The star denotes an unused location. Notice that , indicating

that the last row is a zero row, once the diagonal element has been removed.

Diagonally structured matrices are matrices whose nonzero elements are located

along a small number of diagonals. These diagonals can be stored in a rectangular ar-

ray , where is the number of diagonals. The offsets of each of the

!¦¤¨¦¤¢

© © § ¥ £ ¡ ¦

diagonals with respect to the main diagonal must be known. These will be stored in an ar-

… 210 ) " ‚

(4

ray . Thus, the element of the original matrix is located in position

!¦'&%##¡

©§ $ $ "

a`rB

of the array , i.e.,

¦¤¢

¥£¡

C

… 310 () " ‚ ¡ C rCwB ¦¤£¢

4

¥¡

The order in which the diagonals are stored in the columns of is generally unimpor- ¦'¢

¥£¡

tant, though if several more operations are performed with the main diagonal, storing it in

the ¬rst column may be slightly advantageous. Note also that all the diagonals except the

˜

main diagonal have fewer than elements, so there are positions in that will not be ¦¤¢

¥£¡

used.

ud

¤§ ¥ §¢

¡

¡© © ¢ ¡ ¥ ¥ © ¡ ¥

§

¥ T © © §¦

¥

For example, the following matrix which has three diagonals

Y 3444 p

z¢ z p

z z z @8 7

99

7 7

p

9

7 7

¢

z

z£ z zz p¥

p 5 7 7

¤

z A z

7 7 7 7

p

ue‘‘p

7 7 7

will be represented by the two arrays

* 1. 2.

3. 4. 5.

6. 7. 8.

= = -1 0 2 .

¦¤¢

¥£¡ $ ##¡

$"

9. 10. *

11 12. *

A more general scheme which is popular on vector machines is the so-called Ellpack-

9

Itpack format. The assumption in this scheme is that there are at most nonzero elements

!

per row, where is small. Then two rectangular arrays of dimension each are

%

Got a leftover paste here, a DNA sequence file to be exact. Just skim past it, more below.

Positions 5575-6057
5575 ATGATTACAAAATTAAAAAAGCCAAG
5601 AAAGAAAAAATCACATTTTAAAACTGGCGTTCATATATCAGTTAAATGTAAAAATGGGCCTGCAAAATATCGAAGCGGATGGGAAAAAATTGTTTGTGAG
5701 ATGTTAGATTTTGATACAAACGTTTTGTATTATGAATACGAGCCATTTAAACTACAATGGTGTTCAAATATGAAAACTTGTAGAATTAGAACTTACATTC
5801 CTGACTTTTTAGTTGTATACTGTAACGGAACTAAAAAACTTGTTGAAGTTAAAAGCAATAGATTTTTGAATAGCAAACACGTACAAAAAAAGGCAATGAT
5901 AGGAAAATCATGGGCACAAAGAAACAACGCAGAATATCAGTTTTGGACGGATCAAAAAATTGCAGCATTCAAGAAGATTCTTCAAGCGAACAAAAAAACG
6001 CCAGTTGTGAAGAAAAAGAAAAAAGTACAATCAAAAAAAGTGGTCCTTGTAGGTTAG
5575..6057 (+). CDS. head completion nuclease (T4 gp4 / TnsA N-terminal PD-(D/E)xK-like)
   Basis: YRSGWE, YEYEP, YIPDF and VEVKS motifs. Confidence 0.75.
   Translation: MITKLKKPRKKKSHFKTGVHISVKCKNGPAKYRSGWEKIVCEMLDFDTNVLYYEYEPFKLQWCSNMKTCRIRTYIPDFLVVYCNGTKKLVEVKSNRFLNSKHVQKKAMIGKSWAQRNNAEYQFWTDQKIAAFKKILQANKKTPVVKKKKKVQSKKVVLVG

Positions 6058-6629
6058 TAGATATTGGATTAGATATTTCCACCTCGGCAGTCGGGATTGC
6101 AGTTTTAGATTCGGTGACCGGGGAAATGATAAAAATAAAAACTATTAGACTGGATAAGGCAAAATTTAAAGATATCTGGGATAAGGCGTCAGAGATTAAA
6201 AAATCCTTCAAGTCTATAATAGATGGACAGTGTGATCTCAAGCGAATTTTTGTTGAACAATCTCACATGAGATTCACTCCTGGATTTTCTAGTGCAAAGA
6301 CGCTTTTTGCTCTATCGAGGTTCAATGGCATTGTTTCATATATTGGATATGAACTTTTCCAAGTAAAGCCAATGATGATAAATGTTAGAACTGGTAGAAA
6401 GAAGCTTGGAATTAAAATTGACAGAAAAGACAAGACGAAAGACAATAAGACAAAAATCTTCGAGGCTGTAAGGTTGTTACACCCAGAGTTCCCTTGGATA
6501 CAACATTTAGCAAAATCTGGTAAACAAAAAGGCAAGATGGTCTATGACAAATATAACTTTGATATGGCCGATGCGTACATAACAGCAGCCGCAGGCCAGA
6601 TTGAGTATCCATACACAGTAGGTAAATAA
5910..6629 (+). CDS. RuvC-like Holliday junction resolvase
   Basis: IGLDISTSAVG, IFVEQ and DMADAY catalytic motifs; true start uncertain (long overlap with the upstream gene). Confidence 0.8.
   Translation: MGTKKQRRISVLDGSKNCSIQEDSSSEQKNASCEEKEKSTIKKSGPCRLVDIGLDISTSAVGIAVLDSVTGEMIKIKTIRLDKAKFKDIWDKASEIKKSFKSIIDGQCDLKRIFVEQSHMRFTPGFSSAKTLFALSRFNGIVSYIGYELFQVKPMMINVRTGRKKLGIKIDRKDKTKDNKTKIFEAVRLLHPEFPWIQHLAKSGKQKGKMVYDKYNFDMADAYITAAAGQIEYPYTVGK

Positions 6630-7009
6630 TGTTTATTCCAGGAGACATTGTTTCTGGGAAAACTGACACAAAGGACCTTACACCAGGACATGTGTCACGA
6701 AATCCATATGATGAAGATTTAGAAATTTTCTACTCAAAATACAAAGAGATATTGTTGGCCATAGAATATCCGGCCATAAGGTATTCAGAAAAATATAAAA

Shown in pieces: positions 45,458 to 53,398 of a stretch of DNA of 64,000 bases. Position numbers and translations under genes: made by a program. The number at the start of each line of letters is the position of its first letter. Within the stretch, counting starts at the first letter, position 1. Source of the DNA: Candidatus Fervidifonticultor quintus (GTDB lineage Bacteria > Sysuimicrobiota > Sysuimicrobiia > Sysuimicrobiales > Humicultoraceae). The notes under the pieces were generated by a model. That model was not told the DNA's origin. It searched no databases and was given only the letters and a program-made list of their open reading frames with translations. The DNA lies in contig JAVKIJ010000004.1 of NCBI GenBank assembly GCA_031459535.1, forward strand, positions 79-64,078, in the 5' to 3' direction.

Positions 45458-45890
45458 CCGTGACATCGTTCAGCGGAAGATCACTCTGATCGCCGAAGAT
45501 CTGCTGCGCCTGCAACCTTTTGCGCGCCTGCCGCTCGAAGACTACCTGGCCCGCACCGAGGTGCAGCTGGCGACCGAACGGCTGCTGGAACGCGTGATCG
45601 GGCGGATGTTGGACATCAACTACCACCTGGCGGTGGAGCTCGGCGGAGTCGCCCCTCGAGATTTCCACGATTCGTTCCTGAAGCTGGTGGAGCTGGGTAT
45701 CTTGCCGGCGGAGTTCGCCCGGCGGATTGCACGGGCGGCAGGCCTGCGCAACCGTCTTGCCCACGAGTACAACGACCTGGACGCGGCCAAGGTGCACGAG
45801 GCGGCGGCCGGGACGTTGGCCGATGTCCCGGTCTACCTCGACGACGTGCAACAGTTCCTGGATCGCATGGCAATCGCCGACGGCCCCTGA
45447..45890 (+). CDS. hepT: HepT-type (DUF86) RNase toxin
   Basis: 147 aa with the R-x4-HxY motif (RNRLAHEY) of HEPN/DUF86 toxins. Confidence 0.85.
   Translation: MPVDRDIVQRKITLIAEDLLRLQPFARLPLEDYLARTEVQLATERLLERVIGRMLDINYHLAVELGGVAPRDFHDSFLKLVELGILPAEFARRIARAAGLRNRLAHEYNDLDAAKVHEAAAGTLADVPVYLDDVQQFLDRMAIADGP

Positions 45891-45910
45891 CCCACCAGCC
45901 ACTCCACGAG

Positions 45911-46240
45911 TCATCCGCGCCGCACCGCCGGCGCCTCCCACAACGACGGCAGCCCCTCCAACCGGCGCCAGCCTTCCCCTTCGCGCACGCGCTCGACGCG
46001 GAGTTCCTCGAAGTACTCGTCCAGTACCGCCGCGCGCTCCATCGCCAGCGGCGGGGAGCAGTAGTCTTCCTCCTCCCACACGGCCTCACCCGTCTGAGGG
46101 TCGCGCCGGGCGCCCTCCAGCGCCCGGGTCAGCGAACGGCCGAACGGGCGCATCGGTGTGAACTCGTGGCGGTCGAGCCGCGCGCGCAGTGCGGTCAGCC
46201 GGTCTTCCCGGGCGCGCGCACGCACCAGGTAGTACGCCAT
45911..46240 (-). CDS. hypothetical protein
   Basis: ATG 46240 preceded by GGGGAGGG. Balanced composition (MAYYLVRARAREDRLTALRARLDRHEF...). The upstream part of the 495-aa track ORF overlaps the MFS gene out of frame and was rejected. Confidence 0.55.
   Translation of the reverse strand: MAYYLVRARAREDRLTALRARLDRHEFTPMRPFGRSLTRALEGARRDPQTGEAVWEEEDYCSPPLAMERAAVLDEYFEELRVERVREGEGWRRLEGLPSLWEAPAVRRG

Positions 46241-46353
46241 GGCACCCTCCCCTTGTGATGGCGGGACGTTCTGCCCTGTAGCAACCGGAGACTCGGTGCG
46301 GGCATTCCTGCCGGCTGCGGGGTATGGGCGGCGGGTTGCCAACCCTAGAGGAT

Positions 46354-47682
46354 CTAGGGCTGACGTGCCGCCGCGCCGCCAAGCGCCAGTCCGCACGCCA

¦

¡

required (one real and one integer). The ¬rst, , is similar to and contains the %£"

$¢ %¤¢

¥£¡

"

nonzero elements of . The nonzero elements of each row of the matrix can be stored in

¡

a row of the array , completing the row by zeros as necessary. Together

!¦©©¤§ $%

£

¢

¡ ¡

with , an integer array must be stored which contains the column

$%¢¤" !¦ ''&$%£" ¥ ¡

© © § ¢

positions of each entry in . $ £"

¢

¥ ¡T ©

§¦

¥ ©

Thus, for the matrix of the previous example, the Ellpack-Itpack storage

scheme is

1. 2. 0. 1 3 1

3. 4. 5. 1 2 4

¡ ¡

6. 7. 8. 2 3 5.

= =

%£"

$¢ $%£" ¥

¢

9. 10. 0. 3 4 4

11 12. 0. 4 5 5

A certain column number must be chosen for each of the zero elements that must be

added to pad the shorter rows of , i.e., rows 1, 4, and 5. In this example, those integers are

¡

selected to be equal to the row numbers, as can be seen in the array. This is some- $%£" ¥

¢

˜

what arbitrary, and in fact, any integer between and would be acceptable. However,

there may be good reasons for not inserting the same integers too often, e.g. a constant

number, for performance considerations.

p

u d

u ”

u

¡ ¥ ¡

¤ ¥ ¢ ¥ ¥ ¦© ¡ ¨¥ £ ¥ ¤© £